Needs and asset-led approaches
The concept of asset transfer challenges Northern Ireland’s preoccupation with needs-based approaches to neighbourhood development. Understanding need is important, but area-based strategies have often led to resource competition, dependence on external help and a deficit model of local planning. Resilience and adaptation need to be a stronger feature of area-based regeneration. Transferring control of land and buildings to communities might help shift planning approaches in this direction.
A focus on social capital has dominated approaches to segregation, community participation in politics and building relationships within and between communities and the public sector. These approaches have their time and place, but a stronger balance is needed between social, community and physical capital to generate more sustainable models of growth.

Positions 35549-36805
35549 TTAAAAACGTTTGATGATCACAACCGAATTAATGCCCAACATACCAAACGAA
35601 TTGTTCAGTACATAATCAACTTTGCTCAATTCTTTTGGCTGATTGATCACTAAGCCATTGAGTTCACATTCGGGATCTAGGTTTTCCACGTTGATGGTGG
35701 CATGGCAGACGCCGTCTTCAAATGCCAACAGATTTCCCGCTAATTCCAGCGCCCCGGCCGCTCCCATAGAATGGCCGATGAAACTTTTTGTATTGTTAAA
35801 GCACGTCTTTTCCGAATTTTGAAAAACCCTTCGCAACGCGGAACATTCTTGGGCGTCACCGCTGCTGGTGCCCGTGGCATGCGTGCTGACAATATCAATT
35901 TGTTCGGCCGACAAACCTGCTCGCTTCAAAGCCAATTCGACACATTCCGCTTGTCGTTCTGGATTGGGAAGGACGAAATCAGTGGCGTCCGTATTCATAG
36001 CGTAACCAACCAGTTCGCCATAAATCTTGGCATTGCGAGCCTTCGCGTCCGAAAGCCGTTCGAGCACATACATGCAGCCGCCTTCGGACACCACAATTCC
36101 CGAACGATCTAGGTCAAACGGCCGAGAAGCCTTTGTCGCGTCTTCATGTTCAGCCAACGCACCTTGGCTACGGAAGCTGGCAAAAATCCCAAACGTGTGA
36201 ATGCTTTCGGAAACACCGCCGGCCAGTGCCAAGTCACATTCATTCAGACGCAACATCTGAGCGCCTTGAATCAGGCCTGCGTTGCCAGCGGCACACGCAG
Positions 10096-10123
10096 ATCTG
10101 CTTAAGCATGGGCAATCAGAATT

Policy, practice and legislation
There is significant policy interest in asset transfer in Northern Ireland, with commitments from the British-Irish Council, the Programme for Government and a new policy being formulated by the Department for Social Development (DSD). Local authorities and agencies such as the Housing Executive are keen to develop asset transfer programmes to achieve regeneration, cost-saving and community relations outcomes